I wrote a piece several months ago called “Curating Reality”, which, in essence was about the realization of how powerfully the internet affects our psyches and the need to regulate the quality of the information that is coming at us. Much broader than that, it was about how this could be applied to all aspects of our lives, if we can take control, to a certain extent of our social media feeds and our news feeds, choose to use the internet as a powerful tool to engage in spiritual and productive activity, why not apply that principle to our interactions in the real world. While my piece of writing was sincere in its desire and need to protect myself and to empower others to protect themselves from the negative and potentially overwhelming features that the internet was bringing up, I now realize that these desires and wishes I was expressing were very naïve. Even if I tried to cut myself off from the negativity, the fear mongering and overwhelming effect of this new age of information and information warfare (it was something I very much needed to do at the time to preserve my sanity), in the end there wasn’t going to be any way of sheltering myself from these things. The impacts of these new media are so entrenched in the psyches of humanity that there was never going to be any way of escaping this negativity. I found it coming back to me in my relationships with other people in ways I didn’t expect.
Yesterday Trump supporters “stormed the castle” in Washington and while old school leftist and mainstream liberals dismiss these people as crazy and deluded, one can’t help but sense a fascinated gloating stare, as if staring at a car crash. We can watch a group of people whom we abhor with a sense of awe, strangely horrified and satisfied that those people are taking the action of revolting that we have never had the courage or stomach, stupidity, violence, passion or real urgency to do. The chickens come home to roost. For everyone. Today Trump made a speech condemning the mob and saying they will be punished for their violence. And so from one day to another, they are utterly betrayed by their cult leader. Trump used these vulnerable people and now they can no longer contribute to his power, he chucks them like toilet paper to avoid legal action.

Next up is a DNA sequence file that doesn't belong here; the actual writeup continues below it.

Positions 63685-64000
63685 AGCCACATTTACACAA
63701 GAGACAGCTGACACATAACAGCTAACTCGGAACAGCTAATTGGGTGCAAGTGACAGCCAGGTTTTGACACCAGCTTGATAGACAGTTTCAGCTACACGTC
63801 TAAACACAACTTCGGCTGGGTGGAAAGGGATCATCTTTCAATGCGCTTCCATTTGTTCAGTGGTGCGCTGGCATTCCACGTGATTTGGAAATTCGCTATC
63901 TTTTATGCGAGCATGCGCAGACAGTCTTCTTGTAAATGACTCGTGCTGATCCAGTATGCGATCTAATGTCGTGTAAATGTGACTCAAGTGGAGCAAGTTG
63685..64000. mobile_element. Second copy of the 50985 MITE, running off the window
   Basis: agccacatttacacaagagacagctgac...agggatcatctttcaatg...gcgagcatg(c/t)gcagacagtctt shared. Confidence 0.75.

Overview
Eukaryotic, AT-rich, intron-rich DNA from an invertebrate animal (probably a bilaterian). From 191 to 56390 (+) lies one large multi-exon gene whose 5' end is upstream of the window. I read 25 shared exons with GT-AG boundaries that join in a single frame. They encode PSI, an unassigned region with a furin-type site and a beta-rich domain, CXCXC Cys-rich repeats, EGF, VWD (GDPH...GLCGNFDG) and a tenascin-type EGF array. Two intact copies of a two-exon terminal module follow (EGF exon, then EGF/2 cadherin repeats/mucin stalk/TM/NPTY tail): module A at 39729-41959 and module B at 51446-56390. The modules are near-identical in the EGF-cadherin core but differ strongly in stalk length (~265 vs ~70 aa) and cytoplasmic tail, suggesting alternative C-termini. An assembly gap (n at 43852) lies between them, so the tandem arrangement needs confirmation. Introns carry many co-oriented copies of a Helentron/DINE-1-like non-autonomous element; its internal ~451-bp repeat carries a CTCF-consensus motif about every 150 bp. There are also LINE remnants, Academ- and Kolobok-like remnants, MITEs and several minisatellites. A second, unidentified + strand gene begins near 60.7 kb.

My Curating Reality piece started with a dream that Leah had while we were at an art fair, where her mother told her that you make your own reality. Leah took it as a sign that we would have a good art fair if we chose (why not- that is what we were doing) and we went on to have our best one ever. I had a conversation a few months later with two male friends in which I was discussing how tenuous our collective grip on reality and what constitutes reality was becoming. I used the line that you make your own reality, a statement and a dream that could have any number of interpretations. One of my friends remarked that this was the narcissist’s truth, which I was a little offended by, often cynical, he clearly didn’t share my more positive or meaning-creating interpretation. At the time Leah had the dream, dreams were very important to us, they still are, but they then had a mystical quality where we really needed some guidance from them to help us in the direction of our personal lives. There is a drought of holistic wise elder advice and support. We very much needed the ethereal, if at the same time materialistic reading of the dream to keep us buoyant in that world, during a time of exhaustion.